The Orioles cannot score runs anymore. That’s just the long and short of it. They can’t hit bad pitchers, they can’t hit good pitchers. They can’t hit starters, they can’t hit relievers. They can’t hit. It all showed again tonight, which resulted in a 2-0 loss and a sweep at the hand of the Nationals.
Tonight at least, they could pitch. So that was something different for a change. Rookie David Hess turned in a fine performance and provided a glimmer of enjoyment in an otherwise quiet and disappointing game.
The Continuing Adventures of the Embarrassing Offense
Look, nobody expected the Orioles to do anything against Max Scherzer. They can’t hit mediocre pitchers, how are they supposed to solve one of the best pitchers in baseball? They performed basically exactly as you’d expect them to against Scherzer, but that doesn’t mean they didn’t screw things up. Because of course they did, they’re the Orioles.
The Orioles broke up the no-hitter in the second inning, so at least we didn’t have to worry about that. With two outs, Chris Davis took a pitch the other way with a nice swing and singled to left field. I know, it was surprising! But don’t worry, he was back to his old ways later in the game.
Other than the Davis single, Scherzer just cruised through this game. He had strike outs in every inning, including striking out the side in the third. He had the Orioles chasing, with 10 of his 12 strikeouts being of the swinging variety.
The Orioles actually found themselves with a chance in the seventh inning, when they finally got their second and third base runners of the inning. With one out, Manny Machado doubled but he didn’t get past second base. Schoop followed him with his third strikeout of the game. Scherzer then issued his only walk of the game, putting Mark Trumbo on to bring Chris Davis to the plate as the go-ahead home run.
If only it were some previous year, this story might end with Davis hitting the three-run homer. But this is 2018, and so in the clutch situation Davis did exactly what you thought he’d do: he struck out to end the inning.
So Scherzer pitched as we all expected he would, but the pitching kept the Orioles in this game and when Sean Doolittle came to pitch the ninth, the team had a shot. Spoiler: they blew it.
Pinch hitter Craig Gentry (I know, I know) singled to start the inning, then Adam Jones hit a pop up to shallow right field. Second baseman Wilmer Difo and right fielder Bryce Harper converged but Difo overran it slightly and Harper couldn’t quite get there. That put runners on first and second and...what is this? A rally?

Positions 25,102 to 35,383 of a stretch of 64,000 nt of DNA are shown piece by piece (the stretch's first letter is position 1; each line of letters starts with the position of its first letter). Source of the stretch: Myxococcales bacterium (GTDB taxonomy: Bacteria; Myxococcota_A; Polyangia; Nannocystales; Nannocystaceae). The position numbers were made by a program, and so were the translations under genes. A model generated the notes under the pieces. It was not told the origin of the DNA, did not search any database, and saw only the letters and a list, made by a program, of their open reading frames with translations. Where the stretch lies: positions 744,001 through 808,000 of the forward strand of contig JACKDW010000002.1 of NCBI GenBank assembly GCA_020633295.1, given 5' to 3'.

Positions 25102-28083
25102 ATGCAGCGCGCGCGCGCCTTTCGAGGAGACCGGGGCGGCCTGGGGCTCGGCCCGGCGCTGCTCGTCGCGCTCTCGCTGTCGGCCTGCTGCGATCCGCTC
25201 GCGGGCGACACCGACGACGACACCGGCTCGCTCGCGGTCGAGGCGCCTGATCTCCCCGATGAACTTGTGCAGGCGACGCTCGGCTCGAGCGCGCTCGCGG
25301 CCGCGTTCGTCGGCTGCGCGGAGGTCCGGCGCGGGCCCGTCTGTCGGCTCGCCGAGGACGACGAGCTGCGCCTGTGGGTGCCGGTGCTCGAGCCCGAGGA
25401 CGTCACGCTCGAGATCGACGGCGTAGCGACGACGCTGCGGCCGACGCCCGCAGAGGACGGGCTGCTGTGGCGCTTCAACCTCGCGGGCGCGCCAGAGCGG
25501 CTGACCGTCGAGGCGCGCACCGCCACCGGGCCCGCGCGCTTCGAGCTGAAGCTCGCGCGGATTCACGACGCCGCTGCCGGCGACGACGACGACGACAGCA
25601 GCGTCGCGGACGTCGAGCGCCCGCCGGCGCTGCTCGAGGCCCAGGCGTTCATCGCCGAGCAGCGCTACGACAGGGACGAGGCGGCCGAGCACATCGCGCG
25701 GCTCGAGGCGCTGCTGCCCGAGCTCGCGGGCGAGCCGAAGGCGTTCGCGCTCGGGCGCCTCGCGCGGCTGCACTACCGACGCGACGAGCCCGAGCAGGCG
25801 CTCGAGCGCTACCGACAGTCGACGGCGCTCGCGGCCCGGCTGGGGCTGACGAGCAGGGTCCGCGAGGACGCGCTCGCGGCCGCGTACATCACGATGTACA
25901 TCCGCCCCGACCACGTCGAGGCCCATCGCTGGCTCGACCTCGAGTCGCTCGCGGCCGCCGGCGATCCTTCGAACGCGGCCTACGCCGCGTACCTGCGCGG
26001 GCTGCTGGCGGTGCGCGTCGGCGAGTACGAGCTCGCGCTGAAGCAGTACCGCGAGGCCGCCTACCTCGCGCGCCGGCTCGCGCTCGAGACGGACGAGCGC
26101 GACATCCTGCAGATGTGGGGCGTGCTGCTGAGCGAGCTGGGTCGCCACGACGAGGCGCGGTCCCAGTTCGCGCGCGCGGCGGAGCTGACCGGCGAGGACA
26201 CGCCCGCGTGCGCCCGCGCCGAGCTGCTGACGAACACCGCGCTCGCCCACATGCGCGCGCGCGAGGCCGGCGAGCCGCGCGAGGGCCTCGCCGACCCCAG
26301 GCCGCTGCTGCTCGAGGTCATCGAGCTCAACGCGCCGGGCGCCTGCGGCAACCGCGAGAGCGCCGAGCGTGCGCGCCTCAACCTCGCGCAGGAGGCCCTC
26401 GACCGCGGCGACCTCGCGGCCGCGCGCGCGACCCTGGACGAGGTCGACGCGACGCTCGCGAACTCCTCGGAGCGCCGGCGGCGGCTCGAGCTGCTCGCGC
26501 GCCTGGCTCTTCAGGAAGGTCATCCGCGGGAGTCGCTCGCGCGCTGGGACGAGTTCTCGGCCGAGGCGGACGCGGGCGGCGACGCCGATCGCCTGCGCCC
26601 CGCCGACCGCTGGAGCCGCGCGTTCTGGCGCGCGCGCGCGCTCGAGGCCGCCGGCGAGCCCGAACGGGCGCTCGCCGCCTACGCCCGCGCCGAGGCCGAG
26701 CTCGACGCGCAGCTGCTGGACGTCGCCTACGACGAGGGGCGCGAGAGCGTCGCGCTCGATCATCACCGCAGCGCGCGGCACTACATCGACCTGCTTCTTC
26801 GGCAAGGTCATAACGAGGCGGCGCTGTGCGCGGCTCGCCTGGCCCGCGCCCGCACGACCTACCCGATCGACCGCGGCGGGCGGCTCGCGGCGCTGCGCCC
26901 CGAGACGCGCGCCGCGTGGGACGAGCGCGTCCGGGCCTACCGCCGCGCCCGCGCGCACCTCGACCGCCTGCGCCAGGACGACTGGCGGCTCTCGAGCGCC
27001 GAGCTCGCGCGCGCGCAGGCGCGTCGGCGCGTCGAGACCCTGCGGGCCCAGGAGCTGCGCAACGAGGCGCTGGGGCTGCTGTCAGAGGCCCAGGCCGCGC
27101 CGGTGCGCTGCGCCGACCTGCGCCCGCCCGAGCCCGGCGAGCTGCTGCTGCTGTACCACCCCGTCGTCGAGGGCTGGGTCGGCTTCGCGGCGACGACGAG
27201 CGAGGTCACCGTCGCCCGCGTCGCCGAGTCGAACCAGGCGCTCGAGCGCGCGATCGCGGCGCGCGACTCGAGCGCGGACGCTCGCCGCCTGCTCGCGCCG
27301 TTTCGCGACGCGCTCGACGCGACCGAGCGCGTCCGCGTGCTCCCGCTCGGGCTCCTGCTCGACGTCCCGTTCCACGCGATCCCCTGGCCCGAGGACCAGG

No, it was not a rally. Because before it could turn into a rally, Gentry got himself picked off of second base. He was trying to steal third but Doolittle threw to second and started a rundown. Craig, no!
After that TOOTBLAN, Machado and Schoop went quietly for outs two and three to end the game. I can’t even get worked up over it anymore.
All Aboard the Hess Express
The lone bright spot in this game was the start by rookie David Hess. Hess has had his ups and downs in his very short major league career, but it was hard to argue with the results tonight. After watching starting pitchers go down in flames over and over this season, I’ll take six innings, one run every day of the week.
The only thing we could have asked for was a bit lower pitch count so that he could have gone deeper than six. But for his fourth major league start against an above-average National League offense? It’s tough to argue.
Hess allowed base runners in each of the first two innings, but didn’t allow a run to score until the third with Bryce Harper at bat. Hess had struck out Harper in the first, but wasn’t so lucky the second time around. Harper hit a fly ball to left field that landed on the wrong side of the fence, good for his 18th home run of the season. And with Max Scherzer on the mound, that run was all they needed.
Anthony Rendon doubled immediately after Harper’s home run, but that was the last National who would reach against Hess. He got the final out of the third inning and then retired the side in order each of the fourth, fifth, and sixth innings. It was a very nice stretch of baseball to watch, a rare treat for the Orioles fans still tuning in.
Unfortunately thanks to a few innings early on where Hess had to throw a lot of pitches, he found himself sitting at 97 pitches and was pulled from the game. His final pitching line was 6 IP, 4 H, 1 R, 1 BB, 2 K. I’d say he’s earned himself another start.
Hess exited the game with the team losing 1-0 and the deficit quickly doubled in the seventh when Miguel Castro came in. A four-pitch walk to Michael Taylor put a runner on with one out, and two singles later Taylor came in to score. Castro wasn’t getting hit especially hard, but that’s why you shouldn’t walk guys.
Donnie Hart and Mike Wright each came in and pitched an easy inning each, but how could the offense be expected to overcome such a huge deficit?
The Orioles have now lost five games in a row and now have to face the Yankees for a four-game weekend series. Tomorrow night will see Andrew Cashner vs. Sonny Gray, game at 7:05 PM. How long of a losing streak do you think the Orioles will have when it’s all said and done?